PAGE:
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Thursday, 2 May 2019

Journalism School Poynter Publishes List Of ‘Unreliable News.’ It Turns Out The List Itself Is Unreliable.

A well-known journalism school published a list of what it claimed was “unreliable news websites.” As one might expect, the list itself was “unreliable.”

The Poynter Institute, which helps teach journalists ethics and reporting, created the list using predictably left-wing biased websites, including Snopes, FactCheck.org, and PolitiFact. These outlets have a history of downplaying Democrat lies and nitpicking Republicans. Snopes repeatedly “fact checks” known satire website The Babylon Bee.

As one can imagine, every conservative media outlet is on the list with a “bias,” “unreliable,” or “clickbait” rating. (The Daily Wire is on the list for “bias.”) Very few left-wing news outlets are on the list. Raw Story and The Daily Kos made the list for “clickbait,” but no well-known left-wing outlets on the list for “bias.”
For example, as noted by the Washington Free Beacon’s Stephen Gutowski (the Beacon is on the list for “bias”), Think Progress and Mother Jones are not on the list at all, even though they, too, should at least be considered biased.
The list appears to have been created in part to get advertisers to stop paying for ads for websites on the list, so one can see why nearly every conservative outlet was included:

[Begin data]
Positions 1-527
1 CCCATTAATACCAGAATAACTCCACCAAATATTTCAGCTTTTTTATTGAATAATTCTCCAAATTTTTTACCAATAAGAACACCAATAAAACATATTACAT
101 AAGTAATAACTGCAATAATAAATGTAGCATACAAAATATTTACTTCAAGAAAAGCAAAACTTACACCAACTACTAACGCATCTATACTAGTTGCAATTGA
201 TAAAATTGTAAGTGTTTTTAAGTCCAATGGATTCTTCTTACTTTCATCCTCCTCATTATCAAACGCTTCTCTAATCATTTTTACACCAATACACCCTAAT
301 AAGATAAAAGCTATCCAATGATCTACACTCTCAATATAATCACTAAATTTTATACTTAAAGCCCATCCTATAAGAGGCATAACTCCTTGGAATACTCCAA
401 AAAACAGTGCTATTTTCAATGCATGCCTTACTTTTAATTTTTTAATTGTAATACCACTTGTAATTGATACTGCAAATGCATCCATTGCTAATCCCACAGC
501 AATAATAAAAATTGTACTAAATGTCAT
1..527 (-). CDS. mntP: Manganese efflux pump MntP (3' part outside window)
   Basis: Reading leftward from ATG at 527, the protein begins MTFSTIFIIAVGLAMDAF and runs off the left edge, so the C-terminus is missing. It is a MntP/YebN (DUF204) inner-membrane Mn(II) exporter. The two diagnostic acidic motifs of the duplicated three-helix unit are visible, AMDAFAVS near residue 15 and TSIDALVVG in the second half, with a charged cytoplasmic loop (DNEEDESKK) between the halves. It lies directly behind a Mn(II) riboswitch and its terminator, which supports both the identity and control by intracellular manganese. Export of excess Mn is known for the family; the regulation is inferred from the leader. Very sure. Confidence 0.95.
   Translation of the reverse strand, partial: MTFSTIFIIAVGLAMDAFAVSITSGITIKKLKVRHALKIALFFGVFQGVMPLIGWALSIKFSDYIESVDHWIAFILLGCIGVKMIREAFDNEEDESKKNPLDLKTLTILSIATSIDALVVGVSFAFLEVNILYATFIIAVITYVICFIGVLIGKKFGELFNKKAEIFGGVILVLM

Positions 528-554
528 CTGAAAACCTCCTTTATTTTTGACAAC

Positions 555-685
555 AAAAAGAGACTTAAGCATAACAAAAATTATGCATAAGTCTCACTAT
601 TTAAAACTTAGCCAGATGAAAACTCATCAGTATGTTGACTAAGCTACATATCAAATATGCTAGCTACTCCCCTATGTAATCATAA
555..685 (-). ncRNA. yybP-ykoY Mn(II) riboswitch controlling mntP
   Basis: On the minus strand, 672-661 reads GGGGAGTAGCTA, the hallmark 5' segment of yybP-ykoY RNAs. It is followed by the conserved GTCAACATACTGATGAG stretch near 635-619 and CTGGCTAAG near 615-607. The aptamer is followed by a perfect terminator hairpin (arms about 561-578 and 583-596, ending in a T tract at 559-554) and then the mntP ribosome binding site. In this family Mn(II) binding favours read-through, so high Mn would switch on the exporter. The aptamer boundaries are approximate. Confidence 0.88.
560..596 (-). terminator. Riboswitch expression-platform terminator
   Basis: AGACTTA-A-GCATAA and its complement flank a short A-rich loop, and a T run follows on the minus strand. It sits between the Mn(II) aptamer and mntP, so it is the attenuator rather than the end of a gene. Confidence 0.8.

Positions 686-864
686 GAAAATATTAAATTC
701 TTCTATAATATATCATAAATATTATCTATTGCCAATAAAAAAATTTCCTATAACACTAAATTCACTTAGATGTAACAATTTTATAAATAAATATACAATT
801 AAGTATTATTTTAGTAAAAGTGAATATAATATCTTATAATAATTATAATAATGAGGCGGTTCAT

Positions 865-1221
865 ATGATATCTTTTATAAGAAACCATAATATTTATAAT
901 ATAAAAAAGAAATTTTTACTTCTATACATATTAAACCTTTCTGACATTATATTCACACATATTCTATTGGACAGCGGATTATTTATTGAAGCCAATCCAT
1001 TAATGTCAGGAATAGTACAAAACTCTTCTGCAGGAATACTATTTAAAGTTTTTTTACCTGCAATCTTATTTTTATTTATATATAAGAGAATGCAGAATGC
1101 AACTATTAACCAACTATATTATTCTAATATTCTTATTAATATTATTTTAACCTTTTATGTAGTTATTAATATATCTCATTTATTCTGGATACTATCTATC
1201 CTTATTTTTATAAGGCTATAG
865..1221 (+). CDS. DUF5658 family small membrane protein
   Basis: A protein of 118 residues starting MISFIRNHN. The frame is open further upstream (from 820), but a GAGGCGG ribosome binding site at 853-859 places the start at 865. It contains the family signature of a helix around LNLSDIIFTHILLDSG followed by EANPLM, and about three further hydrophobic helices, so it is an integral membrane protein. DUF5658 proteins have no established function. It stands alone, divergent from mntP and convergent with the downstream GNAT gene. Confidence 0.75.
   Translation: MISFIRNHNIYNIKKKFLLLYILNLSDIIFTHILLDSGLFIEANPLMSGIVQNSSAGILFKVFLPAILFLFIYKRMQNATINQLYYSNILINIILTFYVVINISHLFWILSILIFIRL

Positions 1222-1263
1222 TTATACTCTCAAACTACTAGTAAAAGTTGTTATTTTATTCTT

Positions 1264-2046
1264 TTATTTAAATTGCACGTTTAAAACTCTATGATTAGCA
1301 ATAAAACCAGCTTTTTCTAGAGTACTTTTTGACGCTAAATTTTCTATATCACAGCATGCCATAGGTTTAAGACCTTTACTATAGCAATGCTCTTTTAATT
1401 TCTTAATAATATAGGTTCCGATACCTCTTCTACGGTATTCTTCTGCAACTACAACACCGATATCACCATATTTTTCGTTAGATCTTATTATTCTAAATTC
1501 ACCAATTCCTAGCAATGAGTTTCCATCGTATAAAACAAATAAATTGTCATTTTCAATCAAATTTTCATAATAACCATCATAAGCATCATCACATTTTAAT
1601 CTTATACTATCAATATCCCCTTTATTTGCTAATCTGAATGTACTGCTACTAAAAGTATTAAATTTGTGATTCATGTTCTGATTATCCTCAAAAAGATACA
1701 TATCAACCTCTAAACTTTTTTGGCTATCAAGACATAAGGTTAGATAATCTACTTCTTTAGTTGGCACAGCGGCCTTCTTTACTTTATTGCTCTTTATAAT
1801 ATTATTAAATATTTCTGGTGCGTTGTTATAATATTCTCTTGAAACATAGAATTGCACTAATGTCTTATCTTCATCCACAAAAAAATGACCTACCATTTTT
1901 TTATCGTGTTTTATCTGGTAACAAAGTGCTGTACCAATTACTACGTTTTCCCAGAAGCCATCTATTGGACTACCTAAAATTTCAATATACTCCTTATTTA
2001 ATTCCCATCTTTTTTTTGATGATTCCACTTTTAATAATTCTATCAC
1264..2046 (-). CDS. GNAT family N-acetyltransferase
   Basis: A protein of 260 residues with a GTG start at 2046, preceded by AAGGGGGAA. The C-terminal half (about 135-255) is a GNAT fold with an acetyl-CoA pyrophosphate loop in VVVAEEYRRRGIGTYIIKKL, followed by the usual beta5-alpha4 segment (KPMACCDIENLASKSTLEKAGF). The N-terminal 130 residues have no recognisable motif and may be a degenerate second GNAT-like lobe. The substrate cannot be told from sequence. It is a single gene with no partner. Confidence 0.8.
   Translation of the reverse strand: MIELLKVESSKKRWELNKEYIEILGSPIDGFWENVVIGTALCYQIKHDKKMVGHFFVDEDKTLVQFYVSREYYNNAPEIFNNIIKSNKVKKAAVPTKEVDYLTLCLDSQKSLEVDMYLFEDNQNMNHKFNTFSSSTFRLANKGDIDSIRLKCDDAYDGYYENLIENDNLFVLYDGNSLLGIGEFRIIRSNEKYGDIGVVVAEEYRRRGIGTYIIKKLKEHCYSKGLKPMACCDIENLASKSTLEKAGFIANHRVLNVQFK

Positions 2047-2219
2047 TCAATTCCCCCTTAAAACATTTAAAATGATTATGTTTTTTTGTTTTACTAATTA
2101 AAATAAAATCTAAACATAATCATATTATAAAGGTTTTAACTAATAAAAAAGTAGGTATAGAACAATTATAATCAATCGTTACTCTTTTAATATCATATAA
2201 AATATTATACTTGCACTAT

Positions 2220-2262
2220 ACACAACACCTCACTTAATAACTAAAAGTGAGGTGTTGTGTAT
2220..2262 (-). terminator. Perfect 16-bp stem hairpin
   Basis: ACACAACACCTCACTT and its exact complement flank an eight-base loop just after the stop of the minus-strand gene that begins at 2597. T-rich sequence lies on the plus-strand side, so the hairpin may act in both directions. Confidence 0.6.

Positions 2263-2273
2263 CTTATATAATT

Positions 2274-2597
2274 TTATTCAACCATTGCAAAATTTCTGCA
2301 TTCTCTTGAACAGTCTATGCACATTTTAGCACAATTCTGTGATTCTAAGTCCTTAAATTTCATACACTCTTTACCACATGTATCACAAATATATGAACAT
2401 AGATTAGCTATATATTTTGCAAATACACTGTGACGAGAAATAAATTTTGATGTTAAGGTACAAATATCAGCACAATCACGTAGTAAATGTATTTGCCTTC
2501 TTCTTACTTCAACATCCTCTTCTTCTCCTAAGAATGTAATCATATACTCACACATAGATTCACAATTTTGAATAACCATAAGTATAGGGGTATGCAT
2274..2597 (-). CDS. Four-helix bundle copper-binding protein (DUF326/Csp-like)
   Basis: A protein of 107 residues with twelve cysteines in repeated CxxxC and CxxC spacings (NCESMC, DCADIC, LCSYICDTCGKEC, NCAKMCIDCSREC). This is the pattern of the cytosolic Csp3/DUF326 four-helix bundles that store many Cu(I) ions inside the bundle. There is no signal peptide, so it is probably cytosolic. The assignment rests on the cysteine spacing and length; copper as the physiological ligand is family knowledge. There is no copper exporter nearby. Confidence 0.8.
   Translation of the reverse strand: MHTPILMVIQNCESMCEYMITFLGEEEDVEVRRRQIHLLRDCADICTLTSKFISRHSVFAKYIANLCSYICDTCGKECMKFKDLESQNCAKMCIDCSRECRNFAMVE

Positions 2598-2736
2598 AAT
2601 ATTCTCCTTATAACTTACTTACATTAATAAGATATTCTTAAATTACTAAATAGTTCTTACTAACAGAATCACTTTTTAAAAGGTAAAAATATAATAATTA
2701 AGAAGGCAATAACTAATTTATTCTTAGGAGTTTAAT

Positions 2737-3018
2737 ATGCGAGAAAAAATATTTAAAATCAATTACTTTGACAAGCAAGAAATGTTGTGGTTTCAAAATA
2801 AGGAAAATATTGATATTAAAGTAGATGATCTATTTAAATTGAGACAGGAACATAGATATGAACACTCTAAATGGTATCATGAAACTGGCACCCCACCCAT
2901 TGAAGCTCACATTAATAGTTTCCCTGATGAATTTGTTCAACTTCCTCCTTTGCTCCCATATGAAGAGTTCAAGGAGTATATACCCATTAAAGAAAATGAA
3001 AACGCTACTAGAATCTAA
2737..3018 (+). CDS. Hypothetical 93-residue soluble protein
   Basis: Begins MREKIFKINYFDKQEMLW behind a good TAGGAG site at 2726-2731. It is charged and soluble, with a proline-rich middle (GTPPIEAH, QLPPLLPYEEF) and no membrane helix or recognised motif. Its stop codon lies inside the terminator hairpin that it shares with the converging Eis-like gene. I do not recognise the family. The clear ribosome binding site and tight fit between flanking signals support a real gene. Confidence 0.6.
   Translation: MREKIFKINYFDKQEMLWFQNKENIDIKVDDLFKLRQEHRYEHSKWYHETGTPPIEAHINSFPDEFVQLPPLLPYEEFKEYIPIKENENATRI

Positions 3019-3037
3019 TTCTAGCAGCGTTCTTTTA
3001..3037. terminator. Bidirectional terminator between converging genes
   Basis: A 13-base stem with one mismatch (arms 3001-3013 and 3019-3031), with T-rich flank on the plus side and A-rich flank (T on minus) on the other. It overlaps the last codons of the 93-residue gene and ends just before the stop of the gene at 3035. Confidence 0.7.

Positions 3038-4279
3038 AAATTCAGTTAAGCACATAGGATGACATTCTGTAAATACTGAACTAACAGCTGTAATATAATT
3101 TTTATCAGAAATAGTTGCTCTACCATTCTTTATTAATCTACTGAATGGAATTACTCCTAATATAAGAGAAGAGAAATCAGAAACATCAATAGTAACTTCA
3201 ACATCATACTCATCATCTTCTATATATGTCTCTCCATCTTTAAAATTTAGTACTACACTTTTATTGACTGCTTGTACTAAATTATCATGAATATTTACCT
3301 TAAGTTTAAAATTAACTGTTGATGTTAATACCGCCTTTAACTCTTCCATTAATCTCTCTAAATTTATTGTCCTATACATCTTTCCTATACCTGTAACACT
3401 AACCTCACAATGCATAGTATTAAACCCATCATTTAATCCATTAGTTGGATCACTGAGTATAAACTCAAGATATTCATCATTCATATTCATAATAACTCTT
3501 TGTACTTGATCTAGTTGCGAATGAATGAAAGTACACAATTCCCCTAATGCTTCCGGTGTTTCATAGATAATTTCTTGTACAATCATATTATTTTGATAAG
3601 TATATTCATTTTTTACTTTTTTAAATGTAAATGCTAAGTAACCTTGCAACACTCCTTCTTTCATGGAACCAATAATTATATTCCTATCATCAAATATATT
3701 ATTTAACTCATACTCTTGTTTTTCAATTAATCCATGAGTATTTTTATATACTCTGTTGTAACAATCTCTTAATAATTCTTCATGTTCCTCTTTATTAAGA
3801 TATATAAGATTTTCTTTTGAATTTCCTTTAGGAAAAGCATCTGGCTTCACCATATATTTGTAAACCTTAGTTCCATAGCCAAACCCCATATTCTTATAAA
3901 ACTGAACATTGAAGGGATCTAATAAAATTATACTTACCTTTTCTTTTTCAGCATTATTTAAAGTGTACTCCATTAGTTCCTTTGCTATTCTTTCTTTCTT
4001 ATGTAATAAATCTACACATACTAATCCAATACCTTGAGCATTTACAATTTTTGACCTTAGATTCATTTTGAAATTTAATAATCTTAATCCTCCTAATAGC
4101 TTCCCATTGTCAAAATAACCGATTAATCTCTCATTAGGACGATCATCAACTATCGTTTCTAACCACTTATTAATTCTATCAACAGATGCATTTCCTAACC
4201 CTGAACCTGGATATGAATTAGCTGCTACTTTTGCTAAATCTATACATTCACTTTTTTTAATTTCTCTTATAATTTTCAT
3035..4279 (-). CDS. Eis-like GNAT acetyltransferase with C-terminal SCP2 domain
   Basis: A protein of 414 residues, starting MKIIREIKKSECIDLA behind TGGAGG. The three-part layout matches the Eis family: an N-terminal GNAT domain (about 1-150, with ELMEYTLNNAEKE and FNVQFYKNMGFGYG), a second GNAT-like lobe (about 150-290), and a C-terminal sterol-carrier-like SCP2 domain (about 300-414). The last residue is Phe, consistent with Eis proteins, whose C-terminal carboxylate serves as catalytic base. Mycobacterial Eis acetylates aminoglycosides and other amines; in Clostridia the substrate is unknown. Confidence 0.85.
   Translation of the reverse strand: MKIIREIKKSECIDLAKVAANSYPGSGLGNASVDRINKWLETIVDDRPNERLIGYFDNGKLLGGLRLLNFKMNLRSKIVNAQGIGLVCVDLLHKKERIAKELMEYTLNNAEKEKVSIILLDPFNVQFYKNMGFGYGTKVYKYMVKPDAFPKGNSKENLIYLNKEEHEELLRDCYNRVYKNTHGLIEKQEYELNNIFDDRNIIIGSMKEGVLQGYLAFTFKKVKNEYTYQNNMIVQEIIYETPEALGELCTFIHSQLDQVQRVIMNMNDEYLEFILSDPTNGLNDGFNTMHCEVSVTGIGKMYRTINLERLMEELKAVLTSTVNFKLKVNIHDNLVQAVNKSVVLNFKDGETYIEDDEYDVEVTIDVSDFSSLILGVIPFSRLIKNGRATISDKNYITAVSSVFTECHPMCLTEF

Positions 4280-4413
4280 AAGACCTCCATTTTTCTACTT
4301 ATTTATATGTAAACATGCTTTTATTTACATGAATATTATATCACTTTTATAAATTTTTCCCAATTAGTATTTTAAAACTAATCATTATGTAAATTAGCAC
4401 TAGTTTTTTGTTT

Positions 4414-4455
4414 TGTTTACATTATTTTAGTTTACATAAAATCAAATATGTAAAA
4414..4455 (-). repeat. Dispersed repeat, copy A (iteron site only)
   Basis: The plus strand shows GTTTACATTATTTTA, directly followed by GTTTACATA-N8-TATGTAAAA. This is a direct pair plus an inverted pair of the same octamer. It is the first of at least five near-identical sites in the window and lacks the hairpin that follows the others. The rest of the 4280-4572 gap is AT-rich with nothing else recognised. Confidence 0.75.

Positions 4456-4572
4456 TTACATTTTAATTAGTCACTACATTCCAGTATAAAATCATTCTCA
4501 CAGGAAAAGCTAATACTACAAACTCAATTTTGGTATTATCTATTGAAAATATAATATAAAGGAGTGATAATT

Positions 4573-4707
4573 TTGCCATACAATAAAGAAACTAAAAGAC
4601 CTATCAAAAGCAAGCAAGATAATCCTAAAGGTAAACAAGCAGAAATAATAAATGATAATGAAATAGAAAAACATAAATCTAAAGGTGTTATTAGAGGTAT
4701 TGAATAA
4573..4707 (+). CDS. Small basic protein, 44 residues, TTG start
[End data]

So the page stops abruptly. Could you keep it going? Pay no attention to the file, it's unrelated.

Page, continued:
“Fake news is a business. Much of that business is ad-supported.
Advertisers don’t want to support publishers that might tar their brand with hate speech, falsehoods or some kinds of political messaging — but too often, they have little choice in the matter.
Most ad-tech dashboards make it hard for businesses to prevent their ads from appearing on (and funding) disreputable sites. Marketers can create blacklists, but many of those lists have been out-of-date or incomplete.
Aside from journalists, researchers and news consumers, we hope that the index will be useful for advertisers that want to stop funding misinformation.”
Poynter said it removed several websites “whose stories, though highly politicized, were mostly not fake,” including The Heritage Foundation, National Review, The Daily Beast, The Intercept, and Think Progress.
The judgement call seems arbitrary, given the biased journalism at some of the above outlets and those not mentioned anywhere by Poynter.
A correction to the list has already been issued:
This index previously listed The Washington Examiner* and FirstPost as unreliable news sources. After reviewing our methodology, we found that neither met the criteria for inclusion, so both were removed.
So, already, it’s clear the list is not reliable. If those websites could be mistakenly added to the list, how many others were also added in error?
And though the list has explanations behind its “bias,” “conspiracy,” “unreliable,” etc. ratings, taken as a whole, the list lumps in websites like the Beacon, Daily Wire, and The Daily Caller with websites like World Net Daily and InfoWars.
As Gutowski said on Twitter, referring to a “media studies” professor who led the creation of the list, Melissa Zimdars of Merrimack College:
“Should she, or any single person for that matter, have the power to label the work of hundreds of professional journalists "UnNews" that's worthy of an ad boycott? I thought we were supposed to be against that sort of thing, @Poynter.”
*I previously worked for The Washington Examiner

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